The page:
For more information about CoinDesk’s Eth 2.0 staking operations, nicknamed “Zelda,” check out the official announcement post here.
One factor that the costs and profit breakdown of Zelda (see above) does not show are the running costs associated with hosting operations on Amazon Web Services (AWS). At minimum, running costs should amount to $200/month (or roughly 0.077 ETH/month), according to CoinDesk Director of Engineering Spencer Beggs.
However, there are additional network charges that fluctuate daily, depending on how much data and bandwidth Zelda consumes. To track these running costs more accurately, Beggs has recently created a new tracking system within AWS that should be sending us more accurate numbers in a few weeks. (Stay tuned!)
But factoring in the minimum base cost of running Zelda on AWS, and estimating a monthly earning from validator rewards at 0.20841 ETH, CoinDesk still nets on average 0.1314 ETH or $344 in profit each month from staking operations.
New frontiers: An energy consumption comparison
Speaking of back-of-the-envelope calculations, Carl Beekhuizen also ran some numbers based on estimations of how much energy validators have been consuming on the Eth 2.0 Beacon Chain.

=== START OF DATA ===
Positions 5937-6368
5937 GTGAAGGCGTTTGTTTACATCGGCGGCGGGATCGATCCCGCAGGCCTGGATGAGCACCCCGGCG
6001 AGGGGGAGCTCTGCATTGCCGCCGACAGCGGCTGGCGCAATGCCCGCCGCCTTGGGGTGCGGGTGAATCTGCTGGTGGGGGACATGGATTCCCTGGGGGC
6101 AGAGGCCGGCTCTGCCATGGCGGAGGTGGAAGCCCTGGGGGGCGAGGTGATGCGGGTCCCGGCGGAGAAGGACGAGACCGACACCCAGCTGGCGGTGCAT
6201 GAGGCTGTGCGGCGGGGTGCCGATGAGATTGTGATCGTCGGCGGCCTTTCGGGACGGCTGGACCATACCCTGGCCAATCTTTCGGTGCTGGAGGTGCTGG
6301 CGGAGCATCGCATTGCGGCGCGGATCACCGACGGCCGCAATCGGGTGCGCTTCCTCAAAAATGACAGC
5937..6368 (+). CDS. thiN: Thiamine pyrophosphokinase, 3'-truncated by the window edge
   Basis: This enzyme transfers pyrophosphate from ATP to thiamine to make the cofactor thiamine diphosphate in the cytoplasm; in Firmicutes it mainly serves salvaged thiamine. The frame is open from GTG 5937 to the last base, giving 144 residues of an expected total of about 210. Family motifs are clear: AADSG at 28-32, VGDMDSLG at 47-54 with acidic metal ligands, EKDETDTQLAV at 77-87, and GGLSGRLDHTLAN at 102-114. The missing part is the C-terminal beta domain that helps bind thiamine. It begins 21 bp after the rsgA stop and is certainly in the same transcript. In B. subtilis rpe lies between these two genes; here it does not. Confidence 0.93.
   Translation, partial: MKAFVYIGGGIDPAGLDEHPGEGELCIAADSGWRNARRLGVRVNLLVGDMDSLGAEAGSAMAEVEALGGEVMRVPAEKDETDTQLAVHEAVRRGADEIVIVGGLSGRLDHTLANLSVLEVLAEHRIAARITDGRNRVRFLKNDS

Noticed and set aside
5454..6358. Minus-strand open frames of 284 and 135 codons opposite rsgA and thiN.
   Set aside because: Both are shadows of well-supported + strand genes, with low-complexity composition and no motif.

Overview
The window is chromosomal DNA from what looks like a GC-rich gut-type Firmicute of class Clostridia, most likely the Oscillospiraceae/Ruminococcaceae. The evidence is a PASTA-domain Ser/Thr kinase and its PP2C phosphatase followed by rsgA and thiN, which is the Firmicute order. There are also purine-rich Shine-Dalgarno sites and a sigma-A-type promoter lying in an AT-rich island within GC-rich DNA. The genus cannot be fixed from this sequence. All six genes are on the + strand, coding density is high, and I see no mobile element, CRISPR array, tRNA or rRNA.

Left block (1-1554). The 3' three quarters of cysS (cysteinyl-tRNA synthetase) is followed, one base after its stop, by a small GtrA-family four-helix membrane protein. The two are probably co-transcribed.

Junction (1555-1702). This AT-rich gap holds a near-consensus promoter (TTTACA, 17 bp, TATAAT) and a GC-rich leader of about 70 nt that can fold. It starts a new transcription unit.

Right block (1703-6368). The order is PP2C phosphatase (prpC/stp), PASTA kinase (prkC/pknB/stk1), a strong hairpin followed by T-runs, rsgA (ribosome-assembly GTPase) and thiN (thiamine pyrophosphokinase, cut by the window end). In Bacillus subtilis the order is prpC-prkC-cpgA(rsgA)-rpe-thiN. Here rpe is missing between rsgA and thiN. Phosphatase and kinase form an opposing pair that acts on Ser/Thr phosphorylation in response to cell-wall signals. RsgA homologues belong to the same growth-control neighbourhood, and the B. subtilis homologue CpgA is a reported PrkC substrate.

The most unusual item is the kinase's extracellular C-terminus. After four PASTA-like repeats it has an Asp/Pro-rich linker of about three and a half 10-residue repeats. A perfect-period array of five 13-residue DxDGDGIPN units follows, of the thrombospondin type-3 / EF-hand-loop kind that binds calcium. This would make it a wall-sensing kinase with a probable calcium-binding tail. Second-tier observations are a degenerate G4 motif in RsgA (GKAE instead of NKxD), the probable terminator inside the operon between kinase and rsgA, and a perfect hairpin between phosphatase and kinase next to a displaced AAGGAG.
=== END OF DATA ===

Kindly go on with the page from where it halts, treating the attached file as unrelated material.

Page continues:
Of the 140,000 or so active validators on Eth 2.0, Beekhuizen assumed roughly 87,897 were average at-home stakers and 52,695 were professional stakers, such as exchanges or staking-as-a-service (SaaS) businesses.
To make the math simple, he made additional assumptions that for every 5.4 validators an average at-home staker runs, their infrastructure would consume at maximum 100 watts of electricity.
For a professional staker, the assumption was similar: 100 watts of electricity for every 5.5 validators run. This, according to Beekhuizen, is “a gross over-estimate” of how much professional staking operations actually save in electricity costs through economies of scale. However, for the purposes of this quick and dirty calculation, the savings on electricity for a professional staker would only be slightly more optimized than for an at-home staker.
Doing the math
I will go one step further in simplifying by making the electricity costs of the at-home staker and professional staker equal, since they’re not all that different in Beekhuizen’s calculations. Thus, with these assumptions in mind, you get a total amount of energy consumed by validators to secure the Eth 2.0 Beacon Chain of roughly 2.6 megawatts.